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How Do I Collect English Porcelain?

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  • Written By: Laura Metz
  • Edited By: Allegra J. Lingo
  • Last Modified Date: 03 November 2016
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The three types of porcelain are hard paste, soft paste, and bone china. Although English potters make all three types, England is primarily known for its exquisite bone china. To collect English porcelain, you will need to learn how to identify and evaluate various pieces and also how to display them safely and beautifully.

Hard paste was first made centuries ago in ancient China from kaolin clay glazed with a solution made from feldspar. Dishes of hard paste are cold to touch. They rarely have scratches or food stains but are very easily broken or chipped. English potters began making hard paste porcelain in 1770.

European potters created soft paste porcelain around 1700 in an attempt to replicate hard paste porcelain imports from China. This type of porcelain is made from various combinations of white clay and pulverized glass. These pieces scratch easily and are warmer to the touch than hard paste.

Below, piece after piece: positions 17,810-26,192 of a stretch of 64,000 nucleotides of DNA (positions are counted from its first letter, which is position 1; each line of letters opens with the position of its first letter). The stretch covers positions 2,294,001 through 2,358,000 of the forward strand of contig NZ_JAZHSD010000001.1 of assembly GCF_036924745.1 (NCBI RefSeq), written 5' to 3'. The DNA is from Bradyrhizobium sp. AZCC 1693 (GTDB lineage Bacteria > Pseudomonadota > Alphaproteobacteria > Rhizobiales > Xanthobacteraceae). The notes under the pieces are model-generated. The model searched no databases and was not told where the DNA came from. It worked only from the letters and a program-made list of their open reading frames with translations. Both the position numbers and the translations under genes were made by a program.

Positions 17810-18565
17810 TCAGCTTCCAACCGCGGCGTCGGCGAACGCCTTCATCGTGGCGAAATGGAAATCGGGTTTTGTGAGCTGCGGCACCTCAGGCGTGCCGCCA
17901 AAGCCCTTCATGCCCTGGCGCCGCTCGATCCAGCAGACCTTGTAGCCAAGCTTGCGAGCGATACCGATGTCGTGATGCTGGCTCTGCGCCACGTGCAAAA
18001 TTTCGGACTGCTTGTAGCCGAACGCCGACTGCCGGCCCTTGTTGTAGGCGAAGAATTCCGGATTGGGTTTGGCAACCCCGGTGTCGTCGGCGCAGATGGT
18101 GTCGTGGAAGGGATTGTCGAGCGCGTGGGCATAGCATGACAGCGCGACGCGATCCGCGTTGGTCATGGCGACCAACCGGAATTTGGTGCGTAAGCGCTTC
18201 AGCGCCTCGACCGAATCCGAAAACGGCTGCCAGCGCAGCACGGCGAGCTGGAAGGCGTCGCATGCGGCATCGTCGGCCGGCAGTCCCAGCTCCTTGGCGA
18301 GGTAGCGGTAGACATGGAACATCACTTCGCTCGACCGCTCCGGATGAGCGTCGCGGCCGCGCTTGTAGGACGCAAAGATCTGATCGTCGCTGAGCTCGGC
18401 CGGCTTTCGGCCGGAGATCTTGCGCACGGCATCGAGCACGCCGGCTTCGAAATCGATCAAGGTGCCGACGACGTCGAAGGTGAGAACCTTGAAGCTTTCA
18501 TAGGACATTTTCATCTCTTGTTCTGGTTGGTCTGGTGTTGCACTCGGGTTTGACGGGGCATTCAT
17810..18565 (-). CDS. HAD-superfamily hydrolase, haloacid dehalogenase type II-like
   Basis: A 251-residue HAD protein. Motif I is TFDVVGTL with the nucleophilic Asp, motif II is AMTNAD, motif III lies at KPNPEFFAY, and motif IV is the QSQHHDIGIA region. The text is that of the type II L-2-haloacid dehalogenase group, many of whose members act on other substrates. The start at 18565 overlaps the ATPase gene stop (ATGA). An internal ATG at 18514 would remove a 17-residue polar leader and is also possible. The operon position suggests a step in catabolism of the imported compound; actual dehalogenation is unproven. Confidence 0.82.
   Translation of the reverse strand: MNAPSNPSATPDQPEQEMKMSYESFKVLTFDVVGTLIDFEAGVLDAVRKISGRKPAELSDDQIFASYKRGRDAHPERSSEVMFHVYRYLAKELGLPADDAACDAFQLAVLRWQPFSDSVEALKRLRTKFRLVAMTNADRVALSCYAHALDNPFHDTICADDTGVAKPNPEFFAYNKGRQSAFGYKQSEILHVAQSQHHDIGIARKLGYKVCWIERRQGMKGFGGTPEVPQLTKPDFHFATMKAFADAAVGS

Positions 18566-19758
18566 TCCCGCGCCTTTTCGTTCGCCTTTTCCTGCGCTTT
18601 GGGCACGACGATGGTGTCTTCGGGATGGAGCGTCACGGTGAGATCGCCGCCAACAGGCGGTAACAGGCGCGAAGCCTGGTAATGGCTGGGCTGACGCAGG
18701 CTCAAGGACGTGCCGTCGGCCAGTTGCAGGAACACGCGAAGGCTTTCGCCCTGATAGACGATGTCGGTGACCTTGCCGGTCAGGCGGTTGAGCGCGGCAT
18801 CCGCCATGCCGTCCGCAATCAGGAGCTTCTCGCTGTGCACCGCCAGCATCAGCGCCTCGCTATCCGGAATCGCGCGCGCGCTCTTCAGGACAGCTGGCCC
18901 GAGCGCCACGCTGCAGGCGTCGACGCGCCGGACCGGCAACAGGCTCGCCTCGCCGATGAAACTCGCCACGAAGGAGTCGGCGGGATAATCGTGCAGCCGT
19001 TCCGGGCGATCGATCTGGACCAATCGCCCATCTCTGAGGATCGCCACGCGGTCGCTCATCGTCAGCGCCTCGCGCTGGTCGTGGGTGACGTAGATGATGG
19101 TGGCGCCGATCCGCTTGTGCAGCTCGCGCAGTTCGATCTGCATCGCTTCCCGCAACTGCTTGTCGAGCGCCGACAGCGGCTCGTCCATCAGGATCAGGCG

Bone china was developed around 1800 by Josiah Spode II in Staffordshire, England, and it quickly became the porcelain most identified with England. Bone china is made with white clay, feldspar, and burned cattle bones. It does not break or chip as easily as the other types of porcelain. The easiest way to distinguish bone china from any other type is its translucent nature, and if it is held over a bright light, the light will shine through it.

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The value of any piece of English porcelain depends on many factors, including its rarity and condition. Most porcelain features a potter’s mark. A collector can use that mark to learn who made the piece and the time period it was made. This information, along with various qualities such as the shape and decoration, help determine a piece’s age and rarity.

English porcelain is available in many places, such as antique shops, specialized dealers, and online databases, but collectors should always personally inspect every piece before buying. Defects, such as chips and age cracks, lower the value. Some pieces have been repaired using rivets, cement, or china filler. Although defects and repairs decrease the value, some collectors view them as signs of a piece’s history.

For many collectors, displaying their English porcelain in a safe manner is the primary purpose of collecting. A china cabinet is the most obvious choice. Having an entire collection together in one place can be a very powerful display, especially if the cabinet is properly lighted. A china cabinet’s glass doors protect china from dust, which is especially important for expensive pieces. Less common display techniques include placing the English porcelain on a wall, on top of cabinets, using as a candy dish on a coffee table, or displaying over an entryway.

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